Plus, if that weren’t enough, Steve Jackson Games owns the rights and doesn’t seem to have any interest in such a venture, seeming content to work on their own board game nostalgia instead.

5 – EverQuest

This one is probably the least realistic as well as being the one to which people are most likely to take offense.

Here we are, the day before EverQuest’s 14th birthday.  The game has a huge amount of content added in over 19 different expansions.  It has grown, expanded, and adapted over time, first setting trends and later following them.  It has gone free to play, so money isn’t even a barrier to playing the game.

SOE has worked to remove many barriers to getting people to play one of the great MMORPGs of the 20th century.  But one huge barrier still remains.

The client.

I don’t mind the bad linoleum textures, the primitive animations, the intermittent sounds, the decrepit character models, or some of the crazy, grindy game play.

Never an immersion breaking name in EQ!

Textures gone wild

But every time I go back to play the game, wrestling with the damn client is a royal pain.  They have tried to bring it up to date or to adhere to conventions that came into fashion for MMOs after it shipped.  Things like WASD movement keys as a default.

And they have managed it quite well.  But the client feels like it has too many features stuffed into it, while still showing some of the flaws it had back in 1999.  For example, how frickin’ big does the contact area around my character need to be.  I am constantly trying to click on something off to one side of him and ending up with him as the selection.

So I dream of an all new client, designed and built from scratch that delivers a smooth and modern user experience.  And it pains me to say that, as the cardinal sin of every young, and many old, programmers is the heartfelt need to reject anybody elses code, opting to rewrite things from scratch.  But I cannot get to my desired state by continuing to pile on to the old code base.  A fresh start is needed.

In my mind, I see what is essentially EQ running with WoW’s client.

But I would accept the EverQuest II client frankly.

Why It Won’t Happen

There is no money in it.  Having gone free to play, if it doesn’t come from the cash shop, it doesn’t bring in any money.  The only exceptions are subscriptions and expansions.  The client is free to download.

And, of course, even if there were money in it, it would be a huge operation and many a company has gone under rewriting code rather than pushing forward with new features on top of old spaghetti.  See Netscape.   The costs would be huge, and the benefits likely marginal at best.  And I may want a better EQ client, but I suspect I am in a slim minority.  Plus, how well did such revamps serve other games in the past?

Other Games

Of course, there were other games that came to mind.  I was tempted to list any version of SimCity besides the current one, just becauseGetFudgedPopulation FTW!  But we already have SimCity 4 on Steam.

I was also wondering about Ultima III and the original Wizardry.  But I suspect that neither would make good games today.  Or they might make fine iOS/Android games, but not something that would compare favorably to what we have available now on our desktops.  Basically, almost anything from the pre-Macintosh or pre-Windows era is likely mired in the time before GUI and has to be re-imagined to be brought forward.  Only dedicated hobbyists are likely to show any interest in games from that time.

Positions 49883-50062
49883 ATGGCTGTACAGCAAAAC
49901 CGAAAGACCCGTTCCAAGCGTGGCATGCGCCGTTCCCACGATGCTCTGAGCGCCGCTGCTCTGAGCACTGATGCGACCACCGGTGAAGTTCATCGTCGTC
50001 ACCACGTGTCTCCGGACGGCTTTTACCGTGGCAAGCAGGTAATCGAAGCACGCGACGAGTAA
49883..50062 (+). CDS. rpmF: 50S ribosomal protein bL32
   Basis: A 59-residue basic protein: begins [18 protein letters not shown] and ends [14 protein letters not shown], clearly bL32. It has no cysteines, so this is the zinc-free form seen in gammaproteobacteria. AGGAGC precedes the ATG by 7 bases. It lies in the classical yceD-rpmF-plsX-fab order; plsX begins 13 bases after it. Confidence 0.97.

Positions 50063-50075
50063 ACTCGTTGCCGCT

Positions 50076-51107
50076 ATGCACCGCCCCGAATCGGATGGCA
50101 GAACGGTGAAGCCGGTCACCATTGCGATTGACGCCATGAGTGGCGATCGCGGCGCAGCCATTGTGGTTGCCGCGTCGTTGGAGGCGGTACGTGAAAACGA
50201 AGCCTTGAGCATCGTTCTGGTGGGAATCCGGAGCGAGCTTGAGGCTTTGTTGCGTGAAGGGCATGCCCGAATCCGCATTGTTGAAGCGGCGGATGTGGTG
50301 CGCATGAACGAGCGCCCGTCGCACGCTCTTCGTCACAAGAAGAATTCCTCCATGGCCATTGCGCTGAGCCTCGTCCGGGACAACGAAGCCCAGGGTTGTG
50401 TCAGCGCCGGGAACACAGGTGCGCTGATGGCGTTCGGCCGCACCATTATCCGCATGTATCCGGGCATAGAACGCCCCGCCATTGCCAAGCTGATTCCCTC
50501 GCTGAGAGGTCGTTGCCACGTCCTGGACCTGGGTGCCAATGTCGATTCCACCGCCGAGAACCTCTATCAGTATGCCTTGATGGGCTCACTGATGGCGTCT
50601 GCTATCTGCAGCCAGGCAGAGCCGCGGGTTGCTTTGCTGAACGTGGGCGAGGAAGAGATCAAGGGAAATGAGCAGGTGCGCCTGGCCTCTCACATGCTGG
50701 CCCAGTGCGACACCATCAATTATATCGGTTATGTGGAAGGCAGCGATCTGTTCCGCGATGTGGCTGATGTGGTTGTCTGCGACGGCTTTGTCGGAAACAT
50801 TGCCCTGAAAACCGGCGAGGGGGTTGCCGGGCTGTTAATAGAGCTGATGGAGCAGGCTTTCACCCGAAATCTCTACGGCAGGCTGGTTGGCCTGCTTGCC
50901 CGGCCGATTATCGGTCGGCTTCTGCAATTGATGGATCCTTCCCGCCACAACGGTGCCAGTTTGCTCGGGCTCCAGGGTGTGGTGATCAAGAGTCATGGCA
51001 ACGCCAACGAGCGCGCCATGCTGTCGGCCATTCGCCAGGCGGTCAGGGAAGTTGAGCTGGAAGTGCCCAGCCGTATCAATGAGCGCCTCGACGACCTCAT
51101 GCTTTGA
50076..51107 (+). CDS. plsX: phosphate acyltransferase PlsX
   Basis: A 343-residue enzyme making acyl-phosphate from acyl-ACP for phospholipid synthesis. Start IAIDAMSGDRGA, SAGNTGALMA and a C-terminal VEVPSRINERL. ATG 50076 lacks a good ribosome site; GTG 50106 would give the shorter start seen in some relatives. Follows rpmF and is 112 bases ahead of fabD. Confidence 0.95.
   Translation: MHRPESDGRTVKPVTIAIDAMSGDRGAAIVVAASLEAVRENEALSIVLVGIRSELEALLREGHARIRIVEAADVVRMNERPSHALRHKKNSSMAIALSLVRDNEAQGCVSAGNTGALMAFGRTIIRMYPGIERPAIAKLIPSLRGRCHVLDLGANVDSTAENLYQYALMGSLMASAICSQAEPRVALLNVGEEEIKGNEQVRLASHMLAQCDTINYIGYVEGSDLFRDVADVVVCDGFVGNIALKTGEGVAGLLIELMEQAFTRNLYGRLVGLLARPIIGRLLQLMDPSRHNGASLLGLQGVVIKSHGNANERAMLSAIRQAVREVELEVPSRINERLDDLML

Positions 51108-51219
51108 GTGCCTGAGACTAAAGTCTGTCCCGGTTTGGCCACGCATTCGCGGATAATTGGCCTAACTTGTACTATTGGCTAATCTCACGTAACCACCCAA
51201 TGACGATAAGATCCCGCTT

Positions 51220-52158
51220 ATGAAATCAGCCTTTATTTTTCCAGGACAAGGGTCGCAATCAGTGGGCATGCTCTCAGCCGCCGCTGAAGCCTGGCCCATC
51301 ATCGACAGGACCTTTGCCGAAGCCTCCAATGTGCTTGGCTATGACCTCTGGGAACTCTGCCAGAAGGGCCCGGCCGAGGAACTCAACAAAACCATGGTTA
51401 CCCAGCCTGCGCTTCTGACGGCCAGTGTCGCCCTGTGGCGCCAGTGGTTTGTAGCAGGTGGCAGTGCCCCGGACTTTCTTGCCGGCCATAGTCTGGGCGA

Still, that does leave a good gap in time, and a whole pile of games that do adhere to at least some of the standards to which we have become accustomed and which could be reworked, polished up, and re-released.

What else should be on the list?  What would you like to see reworked and brought up to date?

The Decade Long War in Civilization II

I saw a post up at Ars Technia about a game of Civilization II that has been going on for 10 years.  This initially came up as a thread on Reddit when the player recounted his experiences with the game so far.

I’ve been playing the same game of Civ II for 10 years. Though long outdated, I grew fascinated with this particular game because by the time Civ III was released, I was already well into the distant future. I then thought that it might be interesting to see just how far into the future I could get and see what the ramifications would be. Naturally I play other games and have a life, but I often return to this game when I’m not doing anything and carry on. The results are as follows.

  • The world is a hellish nightmare of suffering and devastation.
  • There are 3 remaining super nations in the year 3991 A.D, each competing for the scant resources left on the planet after dozens of nuclear wars have rendered vast swaths of the world uninhabitable wastelands.

It sounds almost like the world from Orwell’s Ninteen Eighty-Four, where three sides are locked in eternal warfare that does nothing but keep the three governments… two theocracies and a communist state… in power via an endless state of emergency.

We’ve always been at war with Eurasia… I mean the Vikings!

The ice caps have melted due to global warming brought on by constant nuclear war and the world is now covered by unproductive swampland.  There are no more large cities.  90% of the population has died off from its peak 2,000 years earlier.  Military production takes precedence over all other improvements.  Military power is balanced, with all three nations possessing all of the possible technologies.  And war is eternal, with each cease fire broken by the next turn.